“I knew double-casting was the only hope if I was going to get a great company of actors,” Stern remembers. “That way, they’re not missing a job. During the rehearsal period, some 15 or 20 jobs came up. Half of (the actors) were out at one point. Jim Haynie, Mitch Ryan--each had one or two jobs where they left for a few days. Talia Balsam missed the first week of previews. Charles Hallahan is in ‘Grace Under Fire.’ ”
Surprisingly, this unpredictability made the rehearsal process more cooperative and less competitive. Director Tony Giordano, who initially proposed “The Tavern” to Stern while observing a “Law & Order” location shoot, described the experience by phone from his New York apartment: “I viewed it as a big gamble. Though it was frustrating to lose people for days (to industry jobs) while I continued to progress through the rehearsal process, I expected that. But when they were in rehearsals, those actors were there a hundred-thousand percent of the time. Many times they came on their days off and observed rehearsals.”
Penny Fuller, who plays the madwoman in “The Tavern,” agrees with Giordano’s assessment. “It’s a wonderful way to have a sense of community without the financial or creative sacrifice,” says the actress who first worked for Stern in 1982 in an award-winning production of Harold Pinter’s “Betrayal” at the Matrix. “On my off-days, I would watch Lindsay Crouse (Fuller’s double), and then we’d talk about the part and share ideas.”
“And there’s no billing problem,” Stern says of the traditional backstage vanity battles producers generally must endure. “An environment of such generosity has been created. We’ve proved that if you can eliminate the ego and the competitiveness--we’ve done about 80% of that--you can achieve the most amazing things. The biggest problem was finding younger actors. . . . The great majority just didn’t get it. If they read the play, they didn’t get the play. There’s just a lack of skilled young people. It was eye-opening.”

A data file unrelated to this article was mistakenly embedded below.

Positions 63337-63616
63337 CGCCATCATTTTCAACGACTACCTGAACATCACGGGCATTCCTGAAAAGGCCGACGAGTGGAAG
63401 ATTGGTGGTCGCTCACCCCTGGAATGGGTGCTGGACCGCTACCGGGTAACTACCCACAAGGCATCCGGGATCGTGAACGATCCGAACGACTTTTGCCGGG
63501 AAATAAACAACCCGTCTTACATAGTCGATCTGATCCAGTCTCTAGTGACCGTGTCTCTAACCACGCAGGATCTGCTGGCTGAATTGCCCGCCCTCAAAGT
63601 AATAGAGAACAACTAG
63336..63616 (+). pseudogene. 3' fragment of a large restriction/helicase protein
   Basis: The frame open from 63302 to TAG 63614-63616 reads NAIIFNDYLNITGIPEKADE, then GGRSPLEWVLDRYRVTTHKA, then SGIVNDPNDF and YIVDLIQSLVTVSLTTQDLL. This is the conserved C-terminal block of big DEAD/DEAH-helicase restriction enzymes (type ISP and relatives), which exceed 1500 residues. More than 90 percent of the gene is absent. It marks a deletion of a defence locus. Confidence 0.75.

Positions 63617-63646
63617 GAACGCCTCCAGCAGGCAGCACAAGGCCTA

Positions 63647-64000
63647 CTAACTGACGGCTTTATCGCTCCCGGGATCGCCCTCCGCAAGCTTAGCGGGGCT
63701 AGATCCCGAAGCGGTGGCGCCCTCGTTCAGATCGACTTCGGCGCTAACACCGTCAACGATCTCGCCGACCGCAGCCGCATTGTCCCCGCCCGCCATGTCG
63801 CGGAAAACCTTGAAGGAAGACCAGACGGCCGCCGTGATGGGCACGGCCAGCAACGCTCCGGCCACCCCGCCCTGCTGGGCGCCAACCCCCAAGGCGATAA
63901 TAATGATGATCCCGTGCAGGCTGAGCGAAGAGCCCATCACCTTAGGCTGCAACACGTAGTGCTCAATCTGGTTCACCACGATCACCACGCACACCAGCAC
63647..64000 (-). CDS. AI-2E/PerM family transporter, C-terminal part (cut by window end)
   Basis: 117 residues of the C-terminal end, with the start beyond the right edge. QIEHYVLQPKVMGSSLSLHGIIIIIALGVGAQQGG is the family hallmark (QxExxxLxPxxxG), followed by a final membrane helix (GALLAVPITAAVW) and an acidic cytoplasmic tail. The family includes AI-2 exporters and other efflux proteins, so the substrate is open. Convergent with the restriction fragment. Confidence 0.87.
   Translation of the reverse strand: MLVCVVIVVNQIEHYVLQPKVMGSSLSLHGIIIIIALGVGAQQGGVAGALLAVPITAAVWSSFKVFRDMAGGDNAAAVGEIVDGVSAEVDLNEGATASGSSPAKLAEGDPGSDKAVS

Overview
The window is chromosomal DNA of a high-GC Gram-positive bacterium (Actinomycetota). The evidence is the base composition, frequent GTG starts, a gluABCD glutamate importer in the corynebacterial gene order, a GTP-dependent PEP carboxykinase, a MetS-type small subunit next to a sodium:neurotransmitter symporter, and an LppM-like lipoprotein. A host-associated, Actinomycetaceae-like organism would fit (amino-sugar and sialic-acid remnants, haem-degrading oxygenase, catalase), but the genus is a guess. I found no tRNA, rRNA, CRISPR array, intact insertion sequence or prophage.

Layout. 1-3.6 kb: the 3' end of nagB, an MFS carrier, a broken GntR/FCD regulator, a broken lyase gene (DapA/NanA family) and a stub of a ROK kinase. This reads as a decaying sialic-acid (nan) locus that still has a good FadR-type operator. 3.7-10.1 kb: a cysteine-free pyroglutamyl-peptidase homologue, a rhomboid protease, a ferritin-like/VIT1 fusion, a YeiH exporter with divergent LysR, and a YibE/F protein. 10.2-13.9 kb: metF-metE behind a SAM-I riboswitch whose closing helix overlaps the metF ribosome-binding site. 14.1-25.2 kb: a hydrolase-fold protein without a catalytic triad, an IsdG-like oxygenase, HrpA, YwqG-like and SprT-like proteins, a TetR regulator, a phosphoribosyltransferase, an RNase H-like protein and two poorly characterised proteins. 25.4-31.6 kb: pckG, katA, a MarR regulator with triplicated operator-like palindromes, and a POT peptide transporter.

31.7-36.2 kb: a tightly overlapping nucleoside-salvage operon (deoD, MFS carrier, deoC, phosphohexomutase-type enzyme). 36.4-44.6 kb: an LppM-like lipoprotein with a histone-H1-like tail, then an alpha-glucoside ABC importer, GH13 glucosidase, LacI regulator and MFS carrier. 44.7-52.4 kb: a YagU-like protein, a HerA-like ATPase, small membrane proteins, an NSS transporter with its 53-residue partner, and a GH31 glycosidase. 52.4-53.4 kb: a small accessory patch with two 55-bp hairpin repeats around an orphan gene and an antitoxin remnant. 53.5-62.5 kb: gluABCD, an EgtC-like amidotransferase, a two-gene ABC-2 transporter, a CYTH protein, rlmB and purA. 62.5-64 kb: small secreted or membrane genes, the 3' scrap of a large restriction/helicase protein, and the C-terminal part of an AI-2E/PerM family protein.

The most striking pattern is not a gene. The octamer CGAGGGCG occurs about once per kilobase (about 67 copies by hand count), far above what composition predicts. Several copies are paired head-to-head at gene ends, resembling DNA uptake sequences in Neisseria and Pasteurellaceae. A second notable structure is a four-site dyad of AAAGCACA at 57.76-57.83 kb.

This realization saddened Stern. “When I was a young actor, I worked under major actors. That was another purpose (of the company), to pass on tradition. Basically, there’s just more and more actors over 40 quitting the business. The quality of television and movies is so awful because it’s now come down to producers saying, ‘Get me a (guild minimum) scale actor.’ They tell great character actors, ‘If you don’t work for scale, buddy, we’ll get the next guy.’
“We’re talking about artists here! We’re talking about 30 years of skill, of life! But the television and film producers don’t give a (expletive)! I’ll go on record! They just say, ‘If you won’t do it, someone else will.’
“What always turned me on in the theater was great actors,” Stern says with a sad sigh. “That’s what got me. Always. That is what changed my life.”
Stern was born in Los Angeles in 1940 and was raised two blocks from the Matrix Theatre. Throughout his education at Fairfax High, Los Angeles City College and UCLA, Stern repeatedly performed in school plays and emceed public events.
After being released from the Army reserves in 1964, he flew to New York and auditioned at Joseph Papp’s Public Theatre. His ambition was to become a professional Shakespearean actor. Papp obliged. Three weeks after getting his first paid acting job, Stern married his college girlfriend, Peppy. (This year the Sterns will celebrate their 30th wedding anniversary with their two sons.)
At the New York Shakespeare Festival, while carrying spears in crowd scenes, Stern became close friends with another unknown actor, William Devane. Soon Stern and Devane formed a nonprofit production company called Actors for Themselves. In the early 1970s, Stern was cast in a network series starring Karen Valentine and moved back to Los Angeles. He was subsequently fired from the show, and in the process realized that acting wasn’t his primary calling.
“I was just a working actor,” Stern says. “I never wanted it bad enough. I was always very precocious at school, but in the real world I knew I could never be great at it. I thought I had an instinct for conducting, for putting everybody together, and had a real instinct for behavior. I always felt I knew who had talent. I was never afraid to make decisions. And I was never afraid of failing. I’d always been a gambler.”